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This is not our first post about the 18 month sleep regression, and may not be our last! LOL
Caroline is 19 months old, now. For the last couple of weeks, she’s been giving us some difficulties when it comes to bedtime. She’s also been extra clingy and fussy, and now is starting to wake at 2 am and call out for us. Luckily she simply needs a hug, or to go potty, and then quietly returns to her bed.
I wanted to put together a full post on why this sleep regression can happen at this age, and what to do about it.
At or around the 18 month time-frame, a few things happen…
1. A growth spurt
There is a legitimate growth spurt around this time. It can easily lead to night wakings.
2. First Molars and even the start of 2nd Molars (closer to 20 months), along with the Eye Teeth (canines)!!!!
Ouch just ouch. From what I’ve read, these are the hardest teeth for our youngsters to get, and they really
3. Independence and testing boundaries
Your toddler is moving into more of the “terrible two’s” and testing things out. This is the time to be consistent, and also get creative!
4. Potty Training Obstacles
If you are potty training at this early age, as we did, they may start to ask to go potty, and even take advantage of this around bedtime, and if/when they wake at night. This is always Caroline’s go to. Unfortunately, she produces poop about 80% of the time, so we are kind of stuck having to believe her when she tells us!
5. New Fears
Their world simply continues to change. They can have nightmares, start to be afraid of the dark, random objects, and simply not want to be left alone. It is essential that we calm their fears, and let them know that we are here for them- all while staying consistent and not giving in to their every whim.
Easy right!??! LOL Yeah NOT. AT. ALL!
2. Clear Expectations
Caroline has always been a great sleeper and goes to bed without complaint. So, this is a new thing we are tackling over here! We are now explaining to her what it “looks like” to go to bed like a big girl. We’ve gotten her excited about doing things that “big girls” do (using the toilet, room time, and big girl bed time). We go so far as to explain that she should lay down, close her eyes, and stay quiet.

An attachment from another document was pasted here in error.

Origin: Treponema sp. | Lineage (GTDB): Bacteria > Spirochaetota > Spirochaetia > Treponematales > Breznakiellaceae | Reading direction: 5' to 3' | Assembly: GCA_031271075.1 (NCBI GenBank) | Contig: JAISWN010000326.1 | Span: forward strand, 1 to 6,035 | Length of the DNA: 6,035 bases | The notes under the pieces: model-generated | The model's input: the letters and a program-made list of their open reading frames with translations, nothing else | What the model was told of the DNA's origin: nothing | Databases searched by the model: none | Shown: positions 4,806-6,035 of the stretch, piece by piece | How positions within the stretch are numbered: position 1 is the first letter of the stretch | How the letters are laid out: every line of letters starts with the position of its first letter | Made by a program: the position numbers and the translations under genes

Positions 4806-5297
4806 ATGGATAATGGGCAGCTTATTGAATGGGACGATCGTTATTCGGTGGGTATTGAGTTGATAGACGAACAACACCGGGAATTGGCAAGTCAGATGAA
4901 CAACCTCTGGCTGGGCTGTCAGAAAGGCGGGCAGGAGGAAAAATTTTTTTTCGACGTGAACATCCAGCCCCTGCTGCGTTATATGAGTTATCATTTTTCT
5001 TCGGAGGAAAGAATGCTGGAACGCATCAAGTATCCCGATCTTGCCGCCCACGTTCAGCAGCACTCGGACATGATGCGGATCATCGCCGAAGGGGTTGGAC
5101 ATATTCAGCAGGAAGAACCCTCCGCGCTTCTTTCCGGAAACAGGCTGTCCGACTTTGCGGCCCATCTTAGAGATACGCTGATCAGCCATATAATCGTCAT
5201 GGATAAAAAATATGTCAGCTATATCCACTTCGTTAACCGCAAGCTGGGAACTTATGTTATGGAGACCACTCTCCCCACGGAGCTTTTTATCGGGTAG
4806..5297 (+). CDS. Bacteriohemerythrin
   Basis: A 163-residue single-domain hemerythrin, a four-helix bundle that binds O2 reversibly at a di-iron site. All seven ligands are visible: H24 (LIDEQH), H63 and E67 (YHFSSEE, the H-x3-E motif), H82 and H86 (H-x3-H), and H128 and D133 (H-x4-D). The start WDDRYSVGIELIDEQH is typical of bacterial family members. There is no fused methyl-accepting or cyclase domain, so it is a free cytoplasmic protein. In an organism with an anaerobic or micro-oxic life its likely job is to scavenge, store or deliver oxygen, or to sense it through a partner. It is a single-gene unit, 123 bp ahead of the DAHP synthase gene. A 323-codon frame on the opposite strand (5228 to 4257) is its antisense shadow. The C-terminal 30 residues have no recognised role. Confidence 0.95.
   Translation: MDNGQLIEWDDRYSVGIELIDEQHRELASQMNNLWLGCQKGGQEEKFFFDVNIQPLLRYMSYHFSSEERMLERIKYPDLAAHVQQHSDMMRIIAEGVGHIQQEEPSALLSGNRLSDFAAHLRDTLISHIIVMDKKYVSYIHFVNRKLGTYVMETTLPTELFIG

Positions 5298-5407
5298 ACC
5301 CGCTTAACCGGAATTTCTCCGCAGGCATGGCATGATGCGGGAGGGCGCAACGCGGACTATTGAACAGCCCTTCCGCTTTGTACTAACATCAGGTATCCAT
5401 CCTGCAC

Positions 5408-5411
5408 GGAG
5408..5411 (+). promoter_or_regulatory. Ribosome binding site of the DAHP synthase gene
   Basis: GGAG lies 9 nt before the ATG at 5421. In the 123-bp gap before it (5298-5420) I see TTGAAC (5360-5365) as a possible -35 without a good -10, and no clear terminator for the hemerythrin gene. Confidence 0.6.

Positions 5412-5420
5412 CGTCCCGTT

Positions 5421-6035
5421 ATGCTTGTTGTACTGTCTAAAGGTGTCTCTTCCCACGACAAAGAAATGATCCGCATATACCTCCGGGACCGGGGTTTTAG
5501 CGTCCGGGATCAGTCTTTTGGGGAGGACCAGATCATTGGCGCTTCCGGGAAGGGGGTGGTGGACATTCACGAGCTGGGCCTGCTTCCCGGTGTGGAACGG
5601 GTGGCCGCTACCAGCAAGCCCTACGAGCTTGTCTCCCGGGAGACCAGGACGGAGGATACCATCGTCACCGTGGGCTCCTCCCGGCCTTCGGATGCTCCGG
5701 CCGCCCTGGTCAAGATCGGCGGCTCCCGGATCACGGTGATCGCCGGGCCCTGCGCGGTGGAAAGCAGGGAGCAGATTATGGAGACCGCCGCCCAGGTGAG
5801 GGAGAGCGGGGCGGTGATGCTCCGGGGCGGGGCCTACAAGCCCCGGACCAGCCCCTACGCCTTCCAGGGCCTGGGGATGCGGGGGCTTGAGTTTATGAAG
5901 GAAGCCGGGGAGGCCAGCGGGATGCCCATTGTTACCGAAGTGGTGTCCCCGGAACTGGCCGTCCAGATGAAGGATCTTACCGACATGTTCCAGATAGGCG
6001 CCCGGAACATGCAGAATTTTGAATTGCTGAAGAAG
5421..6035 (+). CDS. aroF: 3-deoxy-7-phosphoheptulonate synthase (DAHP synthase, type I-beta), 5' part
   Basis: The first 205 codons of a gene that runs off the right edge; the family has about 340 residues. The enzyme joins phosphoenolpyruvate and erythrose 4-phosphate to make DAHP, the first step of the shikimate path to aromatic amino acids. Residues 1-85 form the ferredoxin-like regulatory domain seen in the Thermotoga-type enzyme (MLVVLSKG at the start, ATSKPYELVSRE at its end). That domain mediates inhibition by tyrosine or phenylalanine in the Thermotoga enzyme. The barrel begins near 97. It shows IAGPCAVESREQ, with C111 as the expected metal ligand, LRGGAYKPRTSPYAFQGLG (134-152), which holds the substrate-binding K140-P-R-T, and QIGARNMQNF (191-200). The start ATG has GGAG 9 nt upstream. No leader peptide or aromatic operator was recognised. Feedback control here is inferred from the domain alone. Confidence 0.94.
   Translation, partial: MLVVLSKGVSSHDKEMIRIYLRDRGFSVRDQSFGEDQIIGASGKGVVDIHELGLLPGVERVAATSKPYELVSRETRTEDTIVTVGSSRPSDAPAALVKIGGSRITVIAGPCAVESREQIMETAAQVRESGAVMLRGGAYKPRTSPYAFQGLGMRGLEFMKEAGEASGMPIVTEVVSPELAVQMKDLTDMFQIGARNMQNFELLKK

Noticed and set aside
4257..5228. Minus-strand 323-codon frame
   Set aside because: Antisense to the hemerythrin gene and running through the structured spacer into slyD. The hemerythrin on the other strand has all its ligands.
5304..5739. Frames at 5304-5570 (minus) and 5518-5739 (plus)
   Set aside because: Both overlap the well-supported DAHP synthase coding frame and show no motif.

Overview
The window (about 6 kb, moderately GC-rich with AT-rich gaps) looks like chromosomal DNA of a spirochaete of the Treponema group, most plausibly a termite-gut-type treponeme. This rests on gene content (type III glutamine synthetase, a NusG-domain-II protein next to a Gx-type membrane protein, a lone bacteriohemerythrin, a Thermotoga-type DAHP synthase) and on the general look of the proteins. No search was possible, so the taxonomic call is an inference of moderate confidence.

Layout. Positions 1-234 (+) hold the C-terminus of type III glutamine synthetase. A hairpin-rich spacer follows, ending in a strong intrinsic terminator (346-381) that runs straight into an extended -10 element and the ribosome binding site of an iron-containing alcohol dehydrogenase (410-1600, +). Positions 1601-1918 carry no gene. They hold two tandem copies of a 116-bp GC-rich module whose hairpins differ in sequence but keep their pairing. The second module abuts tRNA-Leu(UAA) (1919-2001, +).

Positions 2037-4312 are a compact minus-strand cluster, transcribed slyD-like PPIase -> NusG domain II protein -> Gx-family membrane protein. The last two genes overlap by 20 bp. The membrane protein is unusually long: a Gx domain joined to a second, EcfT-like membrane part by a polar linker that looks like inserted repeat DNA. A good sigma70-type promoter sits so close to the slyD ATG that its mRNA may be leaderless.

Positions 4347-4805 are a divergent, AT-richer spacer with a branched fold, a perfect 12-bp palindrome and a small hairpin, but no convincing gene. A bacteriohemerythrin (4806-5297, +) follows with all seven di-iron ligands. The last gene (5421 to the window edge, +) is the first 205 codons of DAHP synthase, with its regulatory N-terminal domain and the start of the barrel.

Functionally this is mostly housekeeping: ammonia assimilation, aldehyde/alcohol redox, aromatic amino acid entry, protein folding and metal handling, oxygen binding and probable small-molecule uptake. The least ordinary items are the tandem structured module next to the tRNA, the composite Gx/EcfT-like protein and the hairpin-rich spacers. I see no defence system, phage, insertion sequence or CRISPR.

3. New “Big Girl/Boy” Methods
We are trying to get creative over here with our methods and changing things up. I simply can’t stand to let her CIO for very long at this age. She is calling my name, and, while she is taking advantage at times, I am in more of a middle ground stance with this age than I was when she was younger. She understands so much more and is trying to tell us something, so I want to comfort her as she gets through this phase if at all possible.
Some things we are doing:
- Asking if she needs a hug: This sounds so silly, but Caroline is using the “potty” as a way to get out of bed. I’m now telling her that it’s ok if she just needs a hug. She can tell us that. Now, when I ask if she needs a hug, she says “yeah”. I am glad to give her one, of course! We are also using this throughout the day. Often when she’s upset, giving her a hug stops a tantrum! If she still tells us she has to go potty, we taker her. As I mentioned above, this girl produces poop 80% of the time that she asks to go at bedtime. So, we err on the side of caution and go ahead and take her.